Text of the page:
A knowledge and understanding of the peak oil phenomenon tends to wonderfully concentrate the mind on energy issues. Energy is the currency of life, not money. Energy makes the world go round, not money. (The popular song is wrong).
So much so, that I’m now beginning to see everything in energy terms.
They’re tendrils from two varieties of pea plant. The pea plant uses them to hang onto any support in its vicinity. The one on the left is from a variety I grew from seeds collected from plants that germinated in a bale of pea straw I bought to use as mulch. I don’t have any information about the variety.
The one on the right is from the variety Massey Gem, grown from seed purchased from Eden Seeds.
Note the difference in the size of the tendrils. Also, there are leaves on the Massey Gem tendril shaft, but not on the other variety.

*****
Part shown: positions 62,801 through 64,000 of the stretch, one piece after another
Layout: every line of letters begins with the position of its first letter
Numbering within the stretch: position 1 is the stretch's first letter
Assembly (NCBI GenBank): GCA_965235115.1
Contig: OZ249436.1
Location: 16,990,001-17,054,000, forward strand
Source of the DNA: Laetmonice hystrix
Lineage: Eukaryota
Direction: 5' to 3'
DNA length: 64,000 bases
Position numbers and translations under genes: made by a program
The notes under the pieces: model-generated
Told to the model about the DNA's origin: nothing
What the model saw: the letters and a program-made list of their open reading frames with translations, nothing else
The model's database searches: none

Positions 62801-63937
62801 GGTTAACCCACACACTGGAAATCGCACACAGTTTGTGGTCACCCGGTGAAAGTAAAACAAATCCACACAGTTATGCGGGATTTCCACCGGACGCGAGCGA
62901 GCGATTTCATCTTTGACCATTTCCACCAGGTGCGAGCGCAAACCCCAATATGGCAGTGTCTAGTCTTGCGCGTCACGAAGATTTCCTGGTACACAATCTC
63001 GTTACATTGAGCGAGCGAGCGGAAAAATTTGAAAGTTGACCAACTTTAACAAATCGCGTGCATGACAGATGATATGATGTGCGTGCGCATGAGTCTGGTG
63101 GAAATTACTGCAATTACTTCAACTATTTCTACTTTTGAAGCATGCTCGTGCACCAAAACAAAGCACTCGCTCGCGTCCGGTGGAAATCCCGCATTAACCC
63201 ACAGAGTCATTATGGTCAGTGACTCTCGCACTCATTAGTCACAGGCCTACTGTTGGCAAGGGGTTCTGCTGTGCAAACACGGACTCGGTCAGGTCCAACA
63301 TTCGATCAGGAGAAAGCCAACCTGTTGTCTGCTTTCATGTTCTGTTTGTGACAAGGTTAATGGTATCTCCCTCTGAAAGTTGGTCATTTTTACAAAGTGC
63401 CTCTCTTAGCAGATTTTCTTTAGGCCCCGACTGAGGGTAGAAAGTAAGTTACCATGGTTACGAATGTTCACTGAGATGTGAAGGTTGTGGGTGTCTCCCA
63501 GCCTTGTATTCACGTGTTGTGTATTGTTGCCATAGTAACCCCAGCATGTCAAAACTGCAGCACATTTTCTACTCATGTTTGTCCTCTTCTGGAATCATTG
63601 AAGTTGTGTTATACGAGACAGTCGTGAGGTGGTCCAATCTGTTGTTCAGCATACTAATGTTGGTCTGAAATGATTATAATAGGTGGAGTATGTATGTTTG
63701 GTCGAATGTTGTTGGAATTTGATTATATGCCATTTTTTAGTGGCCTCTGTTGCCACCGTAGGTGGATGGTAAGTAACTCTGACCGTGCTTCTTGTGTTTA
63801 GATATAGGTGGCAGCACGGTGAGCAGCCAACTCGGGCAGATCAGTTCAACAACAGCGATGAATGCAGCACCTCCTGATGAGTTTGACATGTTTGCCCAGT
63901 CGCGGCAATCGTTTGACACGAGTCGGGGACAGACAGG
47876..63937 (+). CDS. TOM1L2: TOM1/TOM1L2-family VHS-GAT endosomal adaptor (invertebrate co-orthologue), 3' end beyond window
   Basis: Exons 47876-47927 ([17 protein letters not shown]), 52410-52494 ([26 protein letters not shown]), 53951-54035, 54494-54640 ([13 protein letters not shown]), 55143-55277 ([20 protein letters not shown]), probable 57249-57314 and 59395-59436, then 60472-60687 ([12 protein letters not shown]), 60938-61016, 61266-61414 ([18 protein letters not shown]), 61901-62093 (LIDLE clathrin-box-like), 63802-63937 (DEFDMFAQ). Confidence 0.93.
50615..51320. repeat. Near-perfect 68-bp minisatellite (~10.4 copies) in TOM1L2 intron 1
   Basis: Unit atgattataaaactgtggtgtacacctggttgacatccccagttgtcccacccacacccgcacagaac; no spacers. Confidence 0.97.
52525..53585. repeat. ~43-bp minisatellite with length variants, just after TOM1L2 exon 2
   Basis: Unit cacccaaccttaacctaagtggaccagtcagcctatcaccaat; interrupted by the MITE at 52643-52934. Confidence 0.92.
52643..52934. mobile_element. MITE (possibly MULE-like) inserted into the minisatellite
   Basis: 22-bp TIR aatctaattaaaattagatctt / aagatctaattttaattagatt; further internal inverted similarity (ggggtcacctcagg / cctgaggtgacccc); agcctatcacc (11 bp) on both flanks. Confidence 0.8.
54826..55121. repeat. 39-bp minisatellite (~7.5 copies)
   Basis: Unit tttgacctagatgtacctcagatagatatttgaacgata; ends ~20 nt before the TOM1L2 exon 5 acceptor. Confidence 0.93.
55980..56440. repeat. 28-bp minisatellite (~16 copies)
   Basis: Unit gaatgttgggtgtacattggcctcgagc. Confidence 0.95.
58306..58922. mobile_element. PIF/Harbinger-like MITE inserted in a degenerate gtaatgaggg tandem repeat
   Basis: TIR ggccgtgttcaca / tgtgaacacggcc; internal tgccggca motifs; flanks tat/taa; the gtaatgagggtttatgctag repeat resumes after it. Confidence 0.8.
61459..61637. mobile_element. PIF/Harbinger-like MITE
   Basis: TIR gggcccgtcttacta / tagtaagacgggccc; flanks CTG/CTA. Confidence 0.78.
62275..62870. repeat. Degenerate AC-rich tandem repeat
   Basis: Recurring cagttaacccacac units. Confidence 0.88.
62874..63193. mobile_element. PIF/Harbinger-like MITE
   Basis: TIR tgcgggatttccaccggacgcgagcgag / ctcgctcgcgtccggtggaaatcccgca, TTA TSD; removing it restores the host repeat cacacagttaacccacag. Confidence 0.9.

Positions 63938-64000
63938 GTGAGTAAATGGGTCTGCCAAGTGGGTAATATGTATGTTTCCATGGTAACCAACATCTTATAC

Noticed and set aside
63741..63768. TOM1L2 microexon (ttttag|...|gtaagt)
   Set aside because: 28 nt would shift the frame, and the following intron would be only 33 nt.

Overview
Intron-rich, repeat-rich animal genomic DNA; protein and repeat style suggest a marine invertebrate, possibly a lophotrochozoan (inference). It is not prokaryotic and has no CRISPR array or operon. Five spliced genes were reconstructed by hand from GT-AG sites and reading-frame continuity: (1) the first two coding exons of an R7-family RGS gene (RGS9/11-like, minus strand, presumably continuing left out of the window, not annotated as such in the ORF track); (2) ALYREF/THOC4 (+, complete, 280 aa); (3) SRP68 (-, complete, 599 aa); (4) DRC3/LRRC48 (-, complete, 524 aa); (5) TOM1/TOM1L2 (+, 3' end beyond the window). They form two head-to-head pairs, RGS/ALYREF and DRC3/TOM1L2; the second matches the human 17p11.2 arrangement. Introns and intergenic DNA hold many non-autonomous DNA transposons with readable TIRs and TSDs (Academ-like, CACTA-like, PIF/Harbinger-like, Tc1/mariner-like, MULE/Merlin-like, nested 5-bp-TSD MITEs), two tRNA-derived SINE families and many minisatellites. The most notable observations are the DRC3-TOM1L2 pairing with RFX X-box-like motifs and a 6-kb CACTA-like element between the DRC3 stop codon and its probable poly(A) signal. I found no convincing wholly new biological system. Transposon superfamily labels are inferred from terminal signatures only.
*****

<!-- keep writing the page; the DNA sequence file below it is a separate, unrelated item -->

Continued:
What can I conclude, in energy terms, about these differences ?
The plant on the left is putting a lot of its available energy into making tendrils. So it could be expected that it will have less energy available to make peas. The plant on the right is investing less energy in tendrils, therefore should be making a lot more peas with that saved energy. In addition, the extra leaves mean more photosynthesis, therefore more resources available to make peas.
So I would expect that of the two, Massey Gem should give a higher yield of peas.
In order to test this I would have to grow a specified number of plants of each variety under the same conditions and measure yields. At the moment I haven’t the time or space to do this, but it’s something to think about, eh?